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Statement by the ACP Secretary General at the 43rd Brussels Development Briefing on Emerging Donors and Rising Powers in Agriculture in ACP countries, 27 October 2015, Brussels

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I thank the CTA for inviting the Secretariat to deliver an opening remark at this important event where the issue of “Emerging donors and rising powers in agriculture in ACP countries” will be discussed. 
 
Furthermore, I wish to acknowledge the efforts of the CTA on the regular organization of the series of Policy Briefings on the important issues of agriculture and rural development, targeting ACP countries. The wider coverage and participation of stakeholders in the series of briefings on agriculture and rural development is most commendable. 
 
Ladies and Gentlemen,
 
It is a known fact that for a large number of ACP countries, agriculture remains the single most important sector. It is also projected that this sector will remain the largest single occupation for the foreseeable future in the rural communities of our member states. Consequently, to ensure food security and meet the nutrition requirement of our population in ACP countries, agriculture and food security must be viewed from an entrepreneurial and business venture perspective. To achieve the important objective of our member states being food and nutrition secure, there is the need to explore and take advantage of other complementary sources of support with less conditionalities and “strings attached” for the agricultural sector.
 
An important source that could not be overlooked is the network of emerging powers and donors that are ready to cooperate with our countries in the agricultural development sector. This type of cooperation had been fashioned to the now popular South-South and Triangular Cooperation. 
 
Ladies and Gentlemen,
 
South-South Cooperation as we know it, is the mutual sharing and exchange of key development solutions including knowledge, experiences and good practices, policies, technology, know-how, and resources between and among countries in the global south. Triangular Cooperation on the other hand involves partnerships between two or more developing countries along with a third partner, typically a traditional resource partner and/or multilateral organization.
 
South-South Cooperation (SSC) is now playing a greater role than ever before in tackling food and nutrition insecurity. Global demand for southern development solutions that have been tested and proven effective is at an all-time high. A vivid example is the expanding cooperation of BRICS with countries in Africa based on the principle of equal partnership, mutual benefits, solidarity, non-conditionality, and experience sharing. This has made the South-South Cooperation a cost-effective means to share development solutions and enhance capacities.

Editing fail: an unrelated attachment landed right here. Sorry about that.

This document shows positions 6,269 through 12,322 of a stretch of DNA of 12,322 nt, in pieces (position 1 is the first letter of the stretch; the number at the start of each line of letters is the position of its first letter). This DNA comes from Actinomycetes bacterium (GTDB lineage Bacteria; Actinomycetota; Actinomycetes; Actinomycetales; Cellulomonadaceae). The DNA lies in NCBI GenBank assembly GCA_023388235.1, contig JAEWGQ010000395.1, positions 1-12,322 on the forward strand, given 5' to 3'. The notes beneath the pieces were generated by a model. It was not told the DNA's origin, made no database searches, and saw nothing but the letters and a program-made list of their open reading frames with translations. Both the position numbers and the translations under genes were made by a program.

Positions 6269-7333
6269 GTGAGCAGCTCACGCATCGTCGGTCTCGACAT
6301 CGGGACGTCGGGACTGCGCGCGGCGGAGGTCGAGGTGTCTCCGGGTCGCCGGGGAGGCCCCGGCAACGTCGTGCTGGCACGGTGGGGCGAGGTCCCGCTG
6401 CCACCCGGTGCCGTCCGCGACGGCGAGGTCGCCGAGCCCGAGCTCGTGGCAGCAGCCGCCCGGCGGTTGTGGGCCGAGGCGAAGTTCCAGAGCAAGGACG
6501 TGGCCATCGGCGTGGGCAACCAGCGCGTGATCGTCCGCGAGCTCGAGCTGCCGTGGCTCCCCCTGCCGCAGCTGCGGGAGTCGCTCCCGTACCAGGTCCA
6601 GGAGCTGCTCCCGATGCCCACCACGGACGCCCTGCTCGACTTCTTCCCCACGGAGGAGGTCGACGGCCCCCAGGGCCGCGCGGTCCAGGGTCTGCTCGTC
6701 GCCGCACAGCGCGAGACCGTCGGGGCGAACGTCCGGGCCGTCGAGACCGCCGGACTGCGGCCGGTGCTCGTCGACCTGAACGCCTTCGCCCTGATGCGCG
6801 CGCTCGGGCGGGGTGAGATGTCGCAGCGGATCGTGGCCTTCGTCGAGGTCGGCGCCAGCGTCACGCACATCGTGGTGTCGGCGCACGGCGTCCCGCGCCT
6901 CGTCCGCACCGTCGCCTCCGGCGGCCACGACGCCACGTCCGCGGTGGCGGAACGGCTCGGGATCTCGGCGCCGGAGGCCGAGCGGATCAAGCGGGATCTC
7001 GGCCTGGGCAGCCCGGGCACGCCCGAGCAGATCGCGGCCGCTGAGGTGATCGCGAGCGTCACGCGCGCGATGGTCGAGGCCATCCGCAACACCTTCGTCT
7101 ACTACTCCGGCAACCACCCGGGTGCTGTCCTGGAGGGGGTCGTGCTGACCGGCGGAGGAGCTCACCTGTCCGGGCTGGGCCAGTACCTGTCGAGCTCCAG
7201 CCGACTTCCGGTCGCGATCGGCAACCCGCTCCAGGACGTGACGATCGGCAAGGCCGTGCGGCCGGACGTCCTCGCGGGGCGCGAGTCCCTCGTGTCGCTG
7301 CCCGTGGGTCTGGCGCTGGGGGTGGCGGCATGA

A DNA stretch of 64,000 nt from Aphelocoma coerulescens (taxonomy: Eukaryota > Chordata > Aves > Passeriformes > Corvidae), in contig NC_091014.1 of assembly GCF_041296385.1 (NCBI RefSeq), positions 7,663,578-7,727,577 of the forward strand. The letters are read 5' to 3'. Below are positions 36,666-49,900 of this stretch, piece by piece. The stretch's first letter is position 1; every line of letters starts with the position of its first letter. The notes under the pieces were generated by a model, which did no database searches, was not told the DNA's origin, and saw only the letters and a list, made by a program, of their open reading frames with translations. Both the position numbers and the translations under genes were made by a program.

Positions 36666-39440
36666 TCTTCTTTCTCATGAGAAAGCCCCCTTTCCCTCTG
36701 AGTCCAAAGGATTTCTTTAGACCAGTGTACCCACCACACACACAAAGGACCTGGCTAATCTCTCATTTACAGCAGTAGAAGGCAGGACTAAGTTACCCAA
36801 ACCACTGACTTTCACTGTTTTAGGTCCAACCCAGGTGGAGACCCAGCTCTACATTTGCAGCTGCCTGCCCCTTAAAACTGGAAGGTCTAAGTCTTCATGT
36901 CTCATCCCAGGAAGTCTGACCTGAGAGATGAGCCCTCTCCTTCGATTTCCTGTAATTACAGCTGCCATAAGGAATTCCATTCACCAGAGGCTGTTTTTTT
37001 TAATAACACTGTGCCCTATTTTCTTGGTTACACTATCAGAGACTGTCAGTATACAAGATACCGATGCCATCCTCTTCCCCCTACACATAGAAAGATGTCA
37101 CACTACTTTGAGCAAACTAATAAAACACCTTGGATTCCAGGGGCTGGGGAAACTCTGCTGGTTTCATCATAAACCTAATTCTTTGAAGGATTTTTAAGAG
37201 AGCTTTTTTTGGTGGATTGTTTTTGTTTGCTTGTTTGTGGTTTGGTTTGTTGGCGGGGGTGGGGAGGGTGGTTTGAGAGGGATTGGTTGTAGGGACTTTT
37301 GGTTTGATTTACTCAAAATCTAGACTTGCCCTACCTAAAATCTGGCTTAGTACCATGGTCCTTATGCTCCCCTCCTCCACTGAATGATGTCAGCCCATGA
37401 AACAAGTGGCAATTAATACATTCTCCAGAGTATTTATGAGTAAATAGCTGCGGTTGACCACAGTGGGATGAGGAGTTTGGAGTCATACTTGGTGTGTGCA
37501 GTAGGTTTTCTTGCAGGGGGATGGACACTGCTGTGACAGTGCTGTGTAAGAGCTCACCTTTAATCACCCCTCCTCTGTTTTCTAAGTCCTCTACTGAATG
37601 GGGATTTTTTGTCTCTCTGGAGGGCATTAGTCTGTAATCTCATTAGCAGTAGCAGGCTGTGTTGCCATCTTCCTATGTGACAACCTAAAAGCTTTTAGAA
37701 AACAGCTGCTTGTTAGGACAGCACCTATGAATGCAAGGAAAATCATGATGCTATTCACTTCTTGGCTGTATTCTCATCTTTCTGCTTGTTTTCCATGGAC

For instance, China and Brazil are increasingly playing the role of   emerging partners in Africa.  China had been involved in the implementation of food security programmes, while the Zero Hunger programme and the Programa Mais Alimento which formed the basis of the Programa Mais Alimento África that also includes a credit line facility for African smallholder farmers to gain access to agricultural inputs, notably machinery and new technologies had been the flagship cooperation facility of Brazil in Africa.
It is becoming increasingly evident that in terms of achieving food security, poverty reduction and sustainable agriculture, South-South and Triangular Cooperation could advance knowledge management and networks, con-necting South-South solution providers with seekers; create enabling envi-ronment by mobilizing broader partnerships and resources; and facilitating upstream policy support including policy dialogue and knowledge sharing among policy-makers.
 
Ladies and Gentlemen,
 
Without consuming much of your time, I belief the eminent members of the two panels who will review the key challenges and opportunities of South-South cooperation in agriculture and showcase examples of successes in South-South and triangular partnerships across ACP countries are more than competent to address these issues. The expectation is that discussions in today’s briefing will enhance our appreciation of this phenomenon and encourage us to take advantage of its flexibility for the benefit of ACP agricultural development.
 
I thank you.
 
Dr. Patrick I. Gomes
ACP Secretary General
 


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